Prince recorded so much music in his lifetime,there were going to be moments that would be left neglected by some people. The Gold Experience was such an album. It was recorded in 1993 during the most bitter stages of his legal battles with Warner Bros. The end result is that it was the very first album released under the name of O(+>,itself actually functioning as the title for his 1992 album a year before this was recorded.  The album was released on Warner’s yet distributed by Prince’s own NPG Records on September 26th,1995. Because of all the hype surrounding Prince’s name change,this album seemed to be a big deal.

It was a man named Andy,who worked behind the counter of the local branch Strawberries Music chain,who first bought this album to my attention. He asked me if I was a Prince fan. Said I hadn’t heard a lot of his music,which was not a lie at the time. It was that conversation that actually got me interested in revisiting Prince’s music and learning about his history-which was then a bit more recent than it is today. I picked up a pre-owned CD of The Gold Experience a year later. I still seldom listen to it all the way through. One song that I just happily revisited on it was “Billy Jack Bitch”.

Prince starts off the song singing the songs title,accented by a vocal sample from Fishbone’s song “Lying Ass Bitch” over a fast funky drums of Michael Bland-along with a higher and lower toned synthesizer squiggle. A snare kickoff brings in the thick,pulsing bass line of Sonny T. along with the pumping organ of  Tommy Barbarella. This rhythm keeps the same flow through several verse/chorus exchanges before Barbarella takes a steamy organ solo on the bridge-just around the same time Prince accents his melody with sheets of rock guitar. The NPG horns fanfare away just as the song begins to fade out.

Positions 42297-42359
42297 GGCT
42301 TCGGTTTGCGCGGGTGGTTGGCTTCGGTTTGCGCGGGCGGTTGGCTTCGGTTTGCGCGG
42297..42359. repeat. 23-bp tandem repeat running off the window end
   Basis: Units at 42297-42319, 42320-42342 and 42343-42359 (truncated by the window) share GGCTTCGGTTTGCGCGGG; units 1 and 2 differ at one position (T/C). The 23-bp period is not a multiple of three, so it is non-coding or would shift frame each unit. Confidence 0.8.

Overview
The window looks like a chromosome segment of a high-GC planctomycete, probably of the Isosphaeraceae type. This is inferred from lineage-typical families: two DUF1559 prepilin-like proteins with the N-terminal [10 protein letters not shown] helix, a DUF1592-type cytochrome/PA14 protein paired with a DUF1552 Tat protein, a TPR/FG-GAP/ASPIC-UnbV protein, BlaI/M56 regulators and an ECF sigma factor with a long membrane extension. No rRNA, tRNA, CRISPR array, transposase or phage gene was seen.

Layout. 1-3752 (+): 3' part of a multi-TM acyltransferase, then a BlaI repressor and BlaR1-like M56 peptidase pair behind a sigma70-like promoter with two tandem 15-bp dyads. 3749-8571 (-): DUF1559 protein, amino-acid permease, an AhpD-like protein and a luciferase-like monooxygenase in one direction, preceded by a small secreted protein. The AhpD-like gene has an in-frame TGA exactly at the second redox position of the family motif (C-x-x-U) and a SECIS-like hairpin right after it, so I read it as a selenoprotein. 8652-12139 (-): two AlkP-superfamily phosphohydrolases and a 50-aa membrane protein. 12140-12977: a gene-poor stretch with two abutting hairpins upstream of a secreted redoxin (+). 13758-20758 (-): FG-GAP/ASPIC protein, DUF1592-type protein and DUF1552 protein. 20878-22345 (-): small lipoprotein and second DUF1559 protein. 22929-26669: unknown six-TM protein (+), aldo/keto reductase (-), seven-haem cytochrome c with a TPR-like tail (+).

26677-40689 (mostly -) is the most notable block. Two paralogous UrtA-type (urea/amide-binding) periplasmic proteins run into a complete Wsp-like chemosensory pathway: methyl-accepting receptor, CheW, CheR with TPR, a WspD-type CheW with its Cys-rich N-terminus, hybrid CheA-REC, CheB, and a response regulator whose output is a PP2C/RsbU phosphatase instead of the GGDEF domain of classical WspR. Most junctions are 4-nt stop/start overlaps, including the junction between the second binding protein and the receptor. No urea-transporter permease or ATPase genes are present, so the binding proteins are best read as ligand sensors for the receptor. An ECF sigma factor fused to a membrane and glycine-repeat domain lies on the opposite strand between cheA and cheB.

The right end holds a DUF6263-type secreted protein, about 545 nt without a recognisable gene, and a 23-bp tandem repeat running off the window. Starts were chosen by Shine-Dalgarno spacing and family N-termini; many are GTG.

Prince and the New Power Generation really do their stuff so well on this song. As my friend Henrique pointed out to me very recently,this is a pretty straight up P-Funk style jam out of the “One Nation Under A Groove” and “(Not Just) Knee Deep” school. Rhythmically it’s a wonderful blend of the NPG’s band interplay with Prince’s instrumental and production touches-not to mention the harmony vocals of Lenny Kravitz-which brings the two contemporary funk/rockers together. That along with the tightly chorded horn voicing’s that come in at the songs concluding segment.

Lyrically this song has similar content to Michael Jackson’s Tabloid Junkie” from the same vintage. The focus is more personal-as Prince accuses the songs antagonist of “calling him silly names” as well as not being willing to confront him face to face. The song was recently confirmed  to have in fact been a direct statement about Minneapolis Star Tribute gossip columnist CJ,whom Prince saw as an enemy of his within the press. Even though it did have it’s place in the rather paranoid anti tabloid sentiment of it’s day,Prince and the NPG endowed it with some strong Minneapolis style P-Funk power.

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Filed under 1990s, Billy Jack Bitch, diss songs, drums, Fishbone, Funk Bass, horns, Lenny Kravitz, Michael Bland, Minneapolis, Minneapolis Sound, New Powe Generation, NPG Records, organ, P-Funk, Prince, rock guitar, Sampling, Sonny T, synthesizers, Tommy Barbarella, Warner Bros.